Black and Minority Ethnic kidney patients at greater risk
Embargoed until 4 pm on 7 March 2012
A Manifesto to improve kidney donation and transplantation within Black and Minority Ethnic communities in the UK was launched at the House of Commons on 7 March 2012 by Robert Buckland MP, Chair of the All Party Parliamentary Kidney Group.
Kirit Modi, Vice-Chair of the National Kidney Federation warmly welcomed the publication of the Manifesto and said:
“The Manifesto clearly identifies the huge difficulties BME kidney patients face in this country and sets out actions we need to take to urgently tackle this complex issue and save lives. Over a quarter of the patients waiting for a kidney transplant are from BME background but only 3% of those signed up to the Organ Donor Register are from BME communities. The average waiting time for someone from an Asian or Black background is about 30% longer than that for a white patient. The consent rates from close relatives of potential BME donors are significantly lower than white donors. The overall situation is worrying. Despite some improvements over the last three years, the outcomes for BME kidney patients have not changed significantly. The situation is likely to get worse with the projected growth in our population as well as a demographic shift to longer life expectancy in this country”.
The Manifesto sets out four strategic challenges supported by twelve specific actions. The four strategic challenges are:
- Everyone involved in providing services to renal patients to take ownership of the urgent need to improve organ donation and transplantation rates for BME patients and to establish an inclusive leadership arrangement at a national level.
- All service providers to review what they are currently doing to meet the needs of BME kidney patients and to determine what more they can do.
- Improve partnership working between service providers and BME religious and community groups and to nationally monitor progress.
- Improve data collection and analysis on ethnicity and religion so that we can target resources where most needed.
Kirit Modi added:
“On behalf of the NKF, I am today asking Andrew Lansley to respond positively and urgently to this Manifesto. I am also urging everyone involved in providing renal services, including hospitals, GPs, NHSBT, kidney charities and research bodies to consider the implications of the Manifesto for them and to work in partnership to address this challenge. I am also requesting all BME religious and community groups to develop stronger partnerships with renal service providers to address the specific issues within their communities. The NKF is ready to provide support in any way it can to implement the actions set out in the Manifesto and will continue to work closely with the All Party Parliamentary Kidney Group in its important role in this area.”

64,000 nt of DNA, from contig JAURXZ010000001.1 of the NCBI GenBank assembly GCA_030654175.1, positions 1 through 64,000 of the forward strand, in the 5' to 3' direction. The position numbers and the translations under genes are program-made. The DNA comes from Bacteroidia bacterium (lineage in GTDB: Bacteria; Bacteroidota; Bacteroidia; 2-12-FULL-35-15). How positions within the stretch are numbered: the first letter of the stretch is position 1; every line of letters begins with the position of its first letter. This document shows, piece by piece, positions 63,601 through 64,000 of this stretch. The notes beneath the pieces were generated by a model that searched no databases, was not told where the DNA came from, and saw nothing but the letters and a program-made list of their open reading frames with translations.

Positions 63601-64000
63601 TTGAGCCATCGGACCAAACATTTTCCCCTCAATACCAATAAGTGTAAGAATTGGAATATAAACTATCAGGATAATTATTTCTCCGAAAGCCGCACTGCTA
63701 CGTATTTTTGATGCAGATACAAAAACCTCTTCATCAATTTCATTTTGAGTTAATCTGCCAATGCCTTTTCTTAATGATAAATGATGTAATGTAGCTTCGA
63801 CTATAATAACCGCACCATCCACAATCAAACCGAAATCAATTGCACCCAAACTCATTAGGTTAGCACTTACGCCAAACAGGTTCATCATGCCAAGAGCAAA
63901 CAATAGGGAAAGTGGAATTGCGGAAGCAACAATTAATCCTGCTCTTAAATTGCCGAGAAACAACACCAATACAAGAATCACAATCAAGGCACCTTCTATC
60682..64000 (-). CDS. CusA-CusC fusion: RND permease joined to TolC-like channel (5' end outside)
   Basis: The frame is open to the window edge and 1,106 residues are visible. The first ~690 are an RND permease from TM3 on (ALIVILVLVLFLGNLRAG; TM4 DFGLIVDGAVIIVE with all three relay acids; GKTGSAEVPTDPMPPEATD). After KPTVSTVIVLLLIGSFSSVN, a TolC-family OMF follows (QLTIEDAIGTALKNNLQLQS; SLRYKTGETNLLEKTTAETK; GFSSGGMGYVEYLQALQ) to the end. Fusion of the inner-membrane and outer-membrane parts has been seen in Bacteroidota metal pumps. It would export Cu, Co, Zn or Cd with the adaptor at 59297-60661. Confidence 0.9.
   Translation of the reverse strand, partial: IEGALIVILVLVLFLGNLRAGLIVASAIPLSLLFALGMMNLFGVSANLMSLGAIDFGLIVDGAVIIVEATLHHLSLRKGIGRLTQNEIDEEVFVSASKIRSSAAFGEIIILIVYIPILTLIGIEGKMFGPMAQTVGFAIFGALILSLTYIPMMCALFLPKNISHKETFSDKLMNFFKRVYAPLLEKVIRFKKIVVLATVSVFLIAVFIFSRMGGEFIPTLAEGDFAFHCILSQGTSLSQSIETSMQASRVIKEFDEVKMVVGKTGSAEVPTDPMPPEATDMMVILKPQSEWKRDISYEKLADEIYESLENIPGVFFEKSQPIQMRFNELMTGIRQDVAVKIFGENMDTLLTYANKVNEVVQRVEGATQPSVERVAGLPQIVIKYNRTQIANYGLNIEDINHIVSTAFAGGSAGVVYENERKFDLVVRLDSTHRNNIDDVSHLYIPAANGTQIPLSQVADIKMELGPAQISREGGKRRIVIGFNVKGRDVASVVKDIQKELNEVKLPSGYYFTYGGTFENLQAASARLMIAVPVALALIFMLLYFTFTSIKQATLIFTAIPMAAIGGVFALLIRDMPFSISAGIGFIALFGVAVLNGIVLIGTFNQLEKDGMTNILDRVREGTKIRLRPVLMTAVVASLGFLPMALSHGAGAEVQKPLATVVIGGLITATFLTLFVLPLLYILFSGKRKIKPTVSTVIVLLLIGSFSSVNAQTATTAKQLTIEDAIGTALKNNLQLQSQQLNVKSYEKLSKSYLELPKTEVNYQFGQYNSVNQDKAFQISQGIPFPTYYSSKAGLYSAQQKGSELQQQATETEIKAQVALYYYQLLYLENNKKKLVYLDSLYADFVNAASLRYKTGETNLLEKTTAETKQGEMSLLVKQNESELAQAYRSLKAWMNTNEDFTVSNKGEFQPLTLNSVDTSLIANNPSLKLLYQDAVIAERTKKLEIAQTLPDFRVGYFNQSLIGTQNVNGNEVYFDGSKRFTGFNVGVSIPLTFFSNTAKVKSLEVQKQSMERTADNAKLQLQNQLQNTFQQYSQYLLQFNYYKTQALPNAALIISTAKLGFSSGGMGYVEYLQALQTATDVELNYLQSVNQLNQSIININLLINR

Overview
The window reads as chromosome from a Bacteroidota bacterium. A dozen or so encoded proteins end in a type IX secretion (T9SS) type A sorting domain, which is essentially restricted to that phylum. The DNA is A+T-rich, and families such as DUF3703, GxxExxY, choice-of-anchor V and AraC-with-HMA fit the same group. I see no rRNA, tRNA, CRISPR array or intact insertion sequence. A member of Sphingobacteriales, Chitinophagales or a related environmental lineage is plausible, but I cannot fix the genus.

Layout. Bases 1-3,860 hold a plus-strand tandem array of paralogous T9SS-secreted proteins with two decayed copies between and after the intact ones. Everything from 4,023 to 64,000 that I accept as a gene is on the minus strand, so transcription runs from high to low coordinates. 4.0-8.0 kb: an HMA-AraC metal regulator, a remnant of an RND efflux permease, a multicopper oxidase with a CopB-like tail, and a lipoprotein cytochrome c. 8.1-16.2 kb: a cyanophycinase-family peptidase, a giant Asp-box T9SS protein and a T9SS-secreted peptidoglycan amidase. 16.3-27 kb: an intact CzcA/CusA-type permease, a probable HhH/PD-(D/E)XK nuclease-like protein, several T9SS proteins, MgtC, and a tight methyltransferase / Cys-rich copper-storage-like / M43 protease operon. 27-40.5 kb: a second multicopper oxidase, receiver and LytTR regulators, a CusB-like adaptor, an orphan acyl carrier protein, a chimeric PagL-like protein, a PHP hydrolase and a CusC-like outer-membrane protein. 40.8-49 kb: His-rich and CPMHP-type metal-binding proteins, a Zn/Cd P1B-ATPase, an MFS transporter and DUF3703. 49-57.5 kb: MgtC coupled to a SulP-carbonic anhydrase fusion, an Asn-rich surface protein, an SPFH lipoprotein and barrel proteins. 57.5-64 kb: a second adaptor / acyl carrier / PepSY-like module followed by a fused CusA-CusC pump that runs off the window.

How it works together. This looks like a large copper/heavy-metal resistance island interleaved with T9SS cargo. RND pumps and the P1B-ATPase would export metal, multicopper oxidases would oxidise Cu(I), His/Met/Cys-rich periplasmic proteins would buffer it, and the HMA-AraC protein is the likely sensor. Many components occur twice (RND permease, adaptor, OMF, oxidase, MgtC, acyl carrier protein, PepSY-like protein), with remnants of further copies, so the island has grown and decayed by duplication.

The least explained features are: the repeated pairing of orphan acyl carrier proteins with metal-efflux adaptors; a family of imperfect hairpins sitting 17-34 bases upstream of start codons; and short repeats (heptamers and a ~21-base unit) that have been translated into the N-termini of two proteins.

- A copy of the Manifesto is available at http://www.kidney.org.uk/documentlibrary/APPKG-BME_manifesto.pdf
- Kirit Modi is a kidney transplant recipient who received a live kidney from his wife over 10 years ago. He is of Indian background and works closely with the Hindu communities in the UK. He has been the Vice-Chairman of the NKF for the last two years. His contact details are email@example.com or 07929778440.
- The NKF can be contacted through National Helpline on 0845 601 02 09 or firstname.lastname@example.org.
- Robert Buckland MP can be contacted at the House of Commons on 0207 7219 7168.
- The Manifesto will be launched at the House of Commons on 7th March 2012 at 4pm.
- Photographs from the launch will be available from the NKF on 8 March 2012.
See also www.better-health.org.uk/briefings/achieving-equality-organ-donation-and-transplantation-uk-challenges-and-solutions on Race Equality Foundation’s Better Health website.